A determined President Barack Obama demanded yesterday that the way forward to scaling back America's yawning budget deficit must include tax increases for corporations and the wealthy, in a Rose Garden address that earned him an instant and stinging rebuke from Republican leaders on Capitol Hill.
Painting himself as the defender of the middle classes and the elderly, Mr Obama rejected criticism voiced at the weekend by some Republicans that by insisting on combining tax increases with cuts in spending to tackle the deficit, he was embarking on "class warfare" in America. "It's not class warfare, it's math," he retorted yesterday.
The new tone from Mr Obama means that Washington is entering another period of fierce combat as a bipartisan super-committee established before the summer holidays begins searching for the right formula to help close the budget gap over the next decade. He notably vowed to veto any proposals that include cuts in state programmes for the poor and the elderly, and do not include changes in tax rates.
Criticised in the past for letting Congress take the initiative on crafting policy, this time Mr Obama has gone on the offensive early. His speech was part an unveiling of a package of steps that he would like the super-committee to adopt. It promises to deliver an additional $3 trillion in savings by introducing cuts in an array of areas, including farm subsidies and the winding down of overseas wars, as well as by increasing revenues with the tax changes.
The first response from his foes did not bode well for compromise. "Veto threats, a massive tax hike, phantom savings, and punting on entitlement reform is not a recipe for economic or job growth – or even meaningful deficit reduction," said Mitch McConnell, the Republican leader in the US Senate, within minutes of Mr Obama's speech.
The White House believes, however, that it may be able to drive the Republicans into a politically uncomfortable corner with most polls suggesting that a majority of Americans are with the President in believing that some tax rate changes should be part of any solution.
Mr Obama's pitch as the defender of the middle classes will become the cornerstone of his re-election effort in the months ahead. "I will not support any plan that puts all the burden on closing our deficit on ordinary Americans," he said. "We are not going to have a one-sided deal that hurts the folks who are most vulnerable."
The Treasury Secretary, Tim Geithner, went directly to the microphones to give his personal backing to the President's approach and to reject the arguments from the other side of the aisle that any tax increase will slow the engines of recovery. He said that the "modest changes in tax rates we are proposing will make the economy stronger in the long term, not weaker in the long term".
The Obama package includes a so-called "Buffett provision", named after the billionaire investor Warren Buffett, to increase tax rates for US millionaires and billionaires. Mr Buffett has himself lamented that the current tax code allows people like himself to pay a lower rate of tax than middle-income earners, including his own secretary.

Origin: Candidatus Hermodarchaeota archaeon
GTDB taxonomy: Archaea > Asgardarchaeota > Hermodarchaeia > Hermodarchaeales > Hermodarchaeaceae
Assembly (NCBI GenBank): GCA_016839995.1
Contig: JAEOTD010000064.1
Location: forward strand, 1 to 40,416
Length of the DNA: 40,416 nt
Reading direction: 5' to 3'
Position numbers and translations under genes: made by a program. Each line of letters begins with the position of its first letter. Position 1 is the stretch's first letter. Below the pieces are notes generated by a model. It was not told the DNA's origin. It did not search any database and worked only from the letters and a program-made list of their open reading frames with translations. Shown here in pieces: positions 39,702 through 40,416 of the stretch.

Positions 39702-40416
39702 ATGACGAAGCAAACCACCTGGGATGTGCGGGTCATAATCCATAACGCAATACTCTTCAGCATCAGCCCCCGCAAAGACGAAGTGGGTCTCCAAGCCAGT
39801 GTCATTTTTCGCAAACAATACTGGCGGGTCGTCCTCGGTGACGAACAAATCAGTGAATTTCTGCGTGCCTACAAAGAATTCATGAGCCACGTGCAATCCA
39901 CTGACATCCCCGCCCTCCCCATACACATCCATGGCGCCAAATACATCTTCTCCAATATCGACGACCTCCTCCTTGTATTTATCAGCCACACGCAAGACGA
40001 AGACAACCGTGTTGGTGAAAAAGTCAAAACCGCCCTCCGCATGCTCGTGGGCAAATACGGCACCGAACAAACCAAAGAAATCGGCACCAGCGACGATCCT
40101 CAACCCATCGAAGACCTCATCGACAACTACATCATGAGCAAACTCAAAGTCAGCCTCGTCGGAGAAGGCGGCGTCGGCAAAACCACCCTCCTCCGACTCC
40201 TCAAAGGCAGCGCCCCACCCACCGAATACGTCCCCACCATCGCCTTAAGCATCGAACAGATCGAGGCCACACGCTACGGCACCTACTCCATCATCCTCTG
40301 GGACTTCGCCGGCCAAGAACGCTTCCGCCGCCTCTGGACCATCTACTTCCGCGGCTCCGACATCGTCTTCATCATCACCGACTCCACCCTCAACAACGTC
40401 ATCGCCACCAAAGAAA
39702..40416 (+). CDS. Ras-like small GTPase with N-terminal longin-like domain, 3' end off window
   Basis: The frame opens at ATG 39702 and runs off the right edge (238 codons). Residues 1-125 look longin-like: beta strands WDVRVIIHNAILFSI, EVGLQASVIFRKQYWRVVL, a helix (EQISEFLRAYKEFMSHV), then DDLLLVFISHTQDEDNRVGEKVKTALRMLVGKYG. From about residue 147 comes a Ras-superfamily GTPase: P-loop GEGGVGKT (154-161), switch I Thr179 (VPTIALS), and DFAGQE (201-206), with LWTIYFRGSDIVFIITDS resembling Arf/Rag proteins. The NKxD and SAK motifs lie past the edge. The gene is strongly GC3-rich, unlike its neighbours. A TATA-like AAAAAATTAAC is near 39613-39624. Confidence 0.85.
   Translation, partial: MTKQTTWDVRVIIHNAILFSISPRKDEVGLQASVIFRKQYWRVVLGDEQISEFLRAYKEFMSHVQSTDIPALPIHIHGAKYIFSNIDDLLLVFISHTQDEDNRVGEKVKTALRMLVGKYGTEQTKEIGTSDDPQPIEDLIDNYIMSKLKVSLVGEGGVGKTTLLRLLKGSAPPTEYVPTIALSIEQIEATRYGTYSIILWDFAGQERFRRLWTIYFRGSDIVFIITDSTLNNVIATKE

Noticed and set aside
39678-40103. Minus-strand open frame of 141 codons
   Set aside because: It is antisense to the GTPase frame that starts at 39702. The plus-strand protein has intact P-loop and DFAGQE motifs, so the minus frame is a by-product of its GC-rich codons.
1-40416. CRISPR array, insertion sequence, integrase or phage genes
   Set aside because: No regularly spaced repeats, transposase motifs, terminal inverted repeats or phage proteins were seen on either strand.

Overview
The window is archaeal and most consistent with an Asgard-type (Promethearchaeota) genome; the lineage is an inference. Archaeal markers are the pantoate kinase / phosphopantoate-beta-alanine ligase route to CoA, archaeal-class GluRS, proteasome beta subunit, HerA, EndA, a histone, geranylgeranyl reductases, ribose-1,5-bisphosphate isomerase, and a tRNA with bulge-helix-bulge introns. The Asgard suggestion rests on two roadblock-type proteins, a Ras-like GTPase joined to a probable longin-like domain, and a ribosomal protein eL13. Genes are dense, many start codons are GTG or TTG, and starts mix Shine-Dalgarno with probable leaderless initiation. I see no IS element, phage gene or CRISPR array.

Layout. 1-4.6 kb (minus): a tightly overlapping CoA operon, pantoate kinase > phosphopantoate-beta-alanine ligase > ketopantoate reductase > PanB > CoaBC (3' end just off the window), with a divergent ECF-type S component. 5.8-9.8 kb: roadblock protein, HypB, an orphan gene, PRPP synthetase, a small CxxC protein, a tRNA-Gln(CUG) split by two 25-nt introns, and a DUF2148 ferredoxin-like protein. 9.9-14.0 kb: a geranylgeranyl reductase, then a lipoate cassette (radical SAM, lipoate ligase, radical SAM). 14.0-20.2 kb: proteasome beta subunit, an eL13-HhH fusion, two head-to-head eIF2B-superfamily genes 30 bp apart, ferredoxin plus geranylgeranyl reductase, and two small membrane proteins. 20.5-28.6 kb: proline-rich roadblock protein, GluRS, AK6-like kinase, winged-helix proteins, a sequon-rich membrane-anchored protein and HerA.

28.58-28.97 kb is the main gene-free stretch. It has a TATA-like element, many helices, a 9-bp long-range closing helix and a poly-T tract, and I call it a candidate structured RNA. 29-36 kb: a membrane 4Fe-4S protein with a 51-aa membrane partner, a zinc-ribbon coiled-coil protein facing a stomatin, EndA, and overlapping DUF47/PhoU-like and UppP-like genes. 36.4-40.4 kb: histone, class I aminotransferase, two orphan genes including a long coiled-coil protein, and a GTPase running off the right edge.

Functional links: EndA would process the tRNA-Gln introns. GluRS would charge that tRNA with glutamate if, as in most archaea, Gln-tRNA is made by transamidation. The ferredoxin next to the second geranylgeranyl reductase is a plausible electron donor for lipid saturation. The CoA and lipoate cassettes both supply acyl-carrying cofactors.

"We can't just cut our way out of this hole," the President said. He noted that he is among the millionaires who should face higher tax rates than the middle classes, adding: "It's only right we ask everyone to pay their fair share."
Mr Obama also made clear that he will not extend for a second time tax rate cuts for the rich enacted by his predecessor, George Bush.
With Republicans in control of the House of Representatives, there is scant chance that Mr Obama's package will survive in its present form. At the same time, however, the super-committee begins its work knowing that if it fails to reach a deal by Christmas a swingeing series of cuts, including in defence spending, will automatically come into force. The Republicans may also be forced to accept some kind of compromise with the President on taxation if they calculate that not doing so will be cost them politically.
Mr Obama notably did not propose an increase in the eligibility age for Medicare, the medical insurance programme for older Americans, which is something he has dabbled with in the past. His speech in that regard seemed crafted more with a view to pleasing his Democrat base as he prepares for the 2012 elections than clearing a path to compromise on Capitol Hill.
How Americans are taxed
* Despite Barack Obama's promise to increase taxes for the rich yesterday, and his assurances that loopholes will be closed, Americans are still likely to be among the most lightly taxed in the western world.
Indeed, compared to British income tax-payers, Americans are much better off. The highest rate in the US is 35 per cent, on incomes of more than $379,151 (about £242,000) – a proportion that has fallen from post-war highs of 92 per cent. Those earning an average salary of $50,233 pay a top rate of 25 per cent.
Of course, Americans are also liable to pay state income taxes, which varies from a high of 5 per cent in Utah to nothing at all in a number of states, including Alaska and Florida.